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The keto diet is a regimen high in fat, moderate in protein, and very-low in carbohydrate. The diet consists of 75% fat, 20% proteins, and only 5% carbohydrates. In some types of the diet, carbohydrates consumption can go to as low as 2% only.
Meanwhile, a standard modern diet AMDR (Acceptable Macronutrients Distribution Ranges) allows for a daily caloric intake of carbs: 45% - 65%, fat: 25% - 35%, and proteins: 10% - 35%.
The ketogenic diet is a very famous diet nowadays and very commonly used for weight loss. However, this diet was originally created to treat epilepsy. So how did it all started?
Since ancient times, fasting was considered an important cure for many diseases and a healthy way of living. Greek physicians restricted patient’s diets in order to treat various health conditions. And for more than two thousand years, fasting was the only treatment used for managing epilepsy around ...
The Keto diet is a regimen that restricts the consumption of carbohydrates to only 5% of daily caloric intake (less than 50 grams per day), and increases fat up to 75%, with moderate protein around 20%.
Accordingly, carbohydrates will be drastically reduced in the body, and glucose which is the primary source of energy produced from carbohydrates, will become depleted.
Faced by this situation, the body needs to look for an alternative source ...
1- Calculate your BMR ((Basal Metabolic Rate): The Mifflin equation
The number of calories required by the body per day is called the Total Daily Energy Expenditure (TEE). This is equal to the sum of the Basal Metabolic Rate (BMR), which is the number of calories the body needs to function at rest, plus the amount of physical activity achieved daily.
To maintain your current weight, you should fulfill your TEE needs. In order ...
The various food types incorporated in the keto diet are high in good fat and very low in carbohydrates. Maintaining the proper proportions is critical to maintain the state of ketosis. Proportions should be done as per the macro calculation provided in the diet structure section.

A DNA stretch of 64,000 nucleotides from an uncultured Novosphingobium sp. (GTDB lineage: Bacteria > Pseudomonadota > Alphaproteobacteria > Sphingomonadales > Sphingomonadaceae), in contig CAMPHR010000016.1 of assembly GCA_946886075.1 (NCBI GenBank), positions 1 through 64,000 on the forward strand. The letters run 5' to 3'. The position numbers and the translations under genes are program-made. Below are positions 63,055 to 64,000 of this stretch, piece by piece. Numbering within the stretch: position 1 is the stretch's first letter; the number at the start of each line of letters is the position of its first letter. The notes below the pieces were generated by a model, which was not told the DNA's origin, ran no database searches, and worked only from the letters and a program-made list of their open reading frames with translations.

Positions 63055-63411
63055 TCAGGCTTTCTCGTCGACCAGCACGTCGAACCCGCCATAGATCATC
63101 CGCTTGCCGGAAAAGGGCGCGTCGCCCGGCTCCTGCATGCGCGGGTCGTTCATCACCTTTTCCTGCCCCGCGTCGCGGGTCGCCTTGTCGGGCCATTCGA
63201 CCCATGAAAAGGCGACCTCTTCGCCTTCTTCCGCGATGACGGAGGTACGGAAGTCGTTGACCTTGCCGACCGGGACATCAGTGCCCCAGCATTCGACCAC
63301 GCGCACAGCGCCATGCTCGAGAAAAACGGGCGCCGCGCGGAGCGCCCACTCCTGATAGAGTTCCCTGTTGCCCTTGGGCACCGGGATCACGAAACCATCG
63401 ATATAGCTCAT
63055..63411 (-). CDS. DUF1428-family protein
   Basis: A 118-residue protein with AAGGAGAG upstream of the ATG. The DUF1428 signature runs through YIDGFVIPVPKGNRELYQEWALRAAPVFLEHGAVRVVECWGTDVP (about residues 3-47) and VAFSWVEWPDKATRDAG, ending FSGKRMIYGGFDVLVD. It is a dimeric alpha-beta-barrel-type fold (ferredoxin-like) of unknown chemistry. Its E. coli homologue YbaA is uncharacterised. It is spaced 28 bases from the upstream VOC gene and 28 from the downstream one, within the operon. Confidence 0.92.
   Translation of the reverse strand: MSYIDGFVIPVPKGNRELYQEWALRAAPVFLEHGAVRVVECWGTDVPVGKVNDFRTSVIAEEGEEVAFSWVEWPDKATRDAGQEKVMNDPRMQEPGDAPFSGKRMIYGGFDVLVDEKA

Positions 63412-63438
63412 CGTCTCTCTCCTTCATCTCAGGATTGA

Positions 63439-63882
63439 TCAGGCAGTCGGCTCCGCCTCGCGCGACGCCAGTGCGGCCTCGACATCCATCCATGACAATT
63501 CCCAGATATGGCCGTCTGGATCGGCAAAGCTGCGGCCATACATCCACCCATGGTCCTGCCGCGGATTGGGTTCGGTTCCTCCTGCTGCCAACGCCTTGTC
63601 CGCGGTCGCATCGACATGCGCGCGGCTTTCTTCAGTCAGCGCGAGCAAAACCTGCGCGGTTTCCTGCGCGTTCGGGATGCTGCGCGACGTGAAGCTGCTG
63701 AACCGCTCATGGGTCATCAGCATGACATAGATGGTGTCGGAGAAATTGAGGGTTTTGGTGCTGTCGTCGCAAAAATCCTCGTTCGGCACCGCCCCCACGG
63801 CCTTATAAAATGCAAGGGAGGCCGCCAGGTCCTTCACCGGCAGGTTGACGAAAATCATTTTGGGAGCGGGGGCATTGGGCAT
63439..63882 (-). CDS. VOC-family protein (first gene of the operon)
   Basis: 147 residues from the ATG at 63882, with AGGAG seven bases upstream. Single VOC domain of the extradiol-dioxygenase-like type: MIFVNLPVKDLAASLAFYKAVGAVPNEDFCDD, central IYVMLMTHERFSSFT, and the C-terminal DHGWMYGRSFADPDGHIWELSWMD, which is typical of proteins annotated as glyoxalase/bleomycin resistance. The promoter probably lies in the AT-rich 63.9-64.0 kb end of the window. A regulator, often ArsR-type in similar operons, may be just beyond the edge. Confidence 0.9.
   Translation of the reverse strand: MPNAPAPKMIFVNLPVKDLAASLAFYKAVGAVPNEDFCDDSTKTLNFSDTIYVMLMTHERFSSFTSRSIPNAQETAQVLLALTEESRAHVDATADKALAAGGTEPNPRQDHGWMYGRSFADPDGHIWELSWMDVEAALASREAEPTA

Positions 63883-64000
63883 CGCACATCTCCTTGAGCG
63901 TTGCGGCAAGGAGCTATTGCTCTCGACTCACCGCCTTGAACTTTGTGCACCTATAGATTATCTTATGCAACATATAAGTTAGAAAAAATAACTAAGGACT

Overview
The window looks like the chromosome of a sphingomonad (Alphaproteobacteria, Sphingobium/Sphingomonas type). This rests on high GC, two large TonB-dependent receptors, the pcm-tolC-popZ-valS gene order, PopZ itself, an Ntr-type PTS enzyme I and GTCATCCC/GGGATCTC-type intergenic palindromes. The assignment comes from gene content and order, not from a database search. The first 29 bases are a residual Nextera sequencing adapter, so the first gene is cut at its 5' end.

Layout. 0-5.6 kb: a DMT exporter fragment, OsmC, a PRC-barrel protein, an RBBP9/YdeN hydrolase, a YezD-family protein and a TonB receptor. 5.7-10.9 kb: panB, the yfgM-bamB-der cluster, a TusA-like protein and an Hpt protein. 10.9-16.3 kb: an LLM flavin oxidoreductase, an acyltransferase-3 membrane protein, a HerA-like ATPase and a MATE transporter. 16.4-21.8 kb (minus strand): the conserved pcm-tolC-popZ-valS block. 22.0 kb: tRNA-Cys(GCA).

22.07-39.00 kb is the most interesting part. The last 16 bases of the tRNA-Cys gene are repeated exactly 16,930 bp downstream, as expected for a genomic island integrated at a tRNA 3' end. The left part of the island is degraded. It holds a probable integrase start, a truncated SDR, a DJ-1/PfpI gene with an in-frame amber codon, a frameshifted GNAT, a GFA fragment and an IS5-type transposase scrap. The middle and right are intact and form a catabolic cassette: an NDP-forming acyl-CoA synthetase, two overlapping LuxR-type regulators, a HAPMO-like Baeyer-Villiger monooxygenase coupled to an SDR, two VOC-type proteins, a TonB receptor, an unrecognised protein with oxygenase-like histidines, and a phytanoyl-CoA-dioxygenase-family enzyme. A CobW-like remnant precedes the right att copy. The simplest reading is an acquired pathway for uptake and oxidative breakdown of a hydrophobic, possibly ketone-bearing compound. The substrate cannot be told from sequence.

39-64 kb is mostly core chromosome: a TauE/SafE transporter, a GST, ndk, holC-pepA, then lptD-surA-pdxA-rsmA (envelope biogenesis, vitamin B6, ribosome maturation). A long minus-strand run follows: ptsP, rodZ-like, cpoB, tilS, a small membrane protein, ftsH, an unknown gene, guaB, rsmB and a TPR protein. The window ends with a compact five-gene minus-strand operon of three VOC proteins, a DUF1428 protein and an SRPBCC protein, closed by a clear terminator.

Below is a list of the various food types for Keto diet:
- Healthy fats: incorporate healthy high fat foods daily such as some oils ...
The ketogenic diet includes many benefits as it can reduce weight, control blood sugar, increase mental performance, increase energy, reduce blood pressure, and reduce cholesterol. The diet can also help in epilepsy treatment, Alzheimer, type 2 diabetes, and solving acne problems.
Below is a list of the keto diet various benefits:
- Weight loss: the diet is quite effective for reducing weight as it increases the amount of fat burned in the body which contributes to weight ...
Before you start your keto diet, it is important to take some precautions in case you are taking some medication or if you have any medical condition. Always consult with a health expert especially if you have any of the following conditions or you are taking any medication.
- Blood-pressure: a combination of blood pressure medication and a low carb diet is risky because there’s a possibility of decreased blood pressure from the diet. Low blood pressure may ...
The ketogenic diet is mainly safe, however there are some side effects that need to be taken into consideration:
- Keto flu: the keto flu is a series of symptoms such as fatigue, headache, nausea and cramps that are experienced by some people following the keto diet. These symptoms are quite common especially at the beginning of the diet.
However, this problem will be resolved in few days by the time the body starts adapting to ...
- Bueno, N., Melo, I., Oliveira, S., & Rocha Ataide, T. (2013). Very-low-carbohydrate ketogenic diet v. low-fat diet for long-term weight loss: A meta-analysis of randomised controlled trials. The British Journal of Nutrition,110(7), 1178-1187.
- Gibson, A., Seimon, R., Lee, C., Ayre, J., Markovic, T., Caterson, I., & Sainsbury, A. (2015). Do ketogenic diets really suppress appetite? A systematic review and meta-analysis. Obesity Reviews,16(1), 65-76.
- Kalra, S., Gupta, L., Khandelwal, D., Gupta, P., Dutta, D., & Aggarwal, S. (2017). Ketogenic diet in endocrine disorders: Current perspectives. Journal of Postgraduate Medicine,63(4), 242. doi:10.4103/jpgm.jpgm_16_17.
- Paoli, A., Rubini, A., Volek, J. S., & Grimaldi, K. A. (2013). Beyond weight loss: A review of the therapeutic uses of very-low-carbohydrate (ketogenic) diets. European Journal of Clinical Nutrition,67(8), 789-796. doi:10.1038/ejcn.2013.116.
- Paoli, A. (2014). Ketogenic Diet for Obesity: Friend or Foe? International Journal of Environmental Research and Public Health,11(2), 2092-2107. doi:10.3390/ijerph110202092.
Keto diet / No carbs
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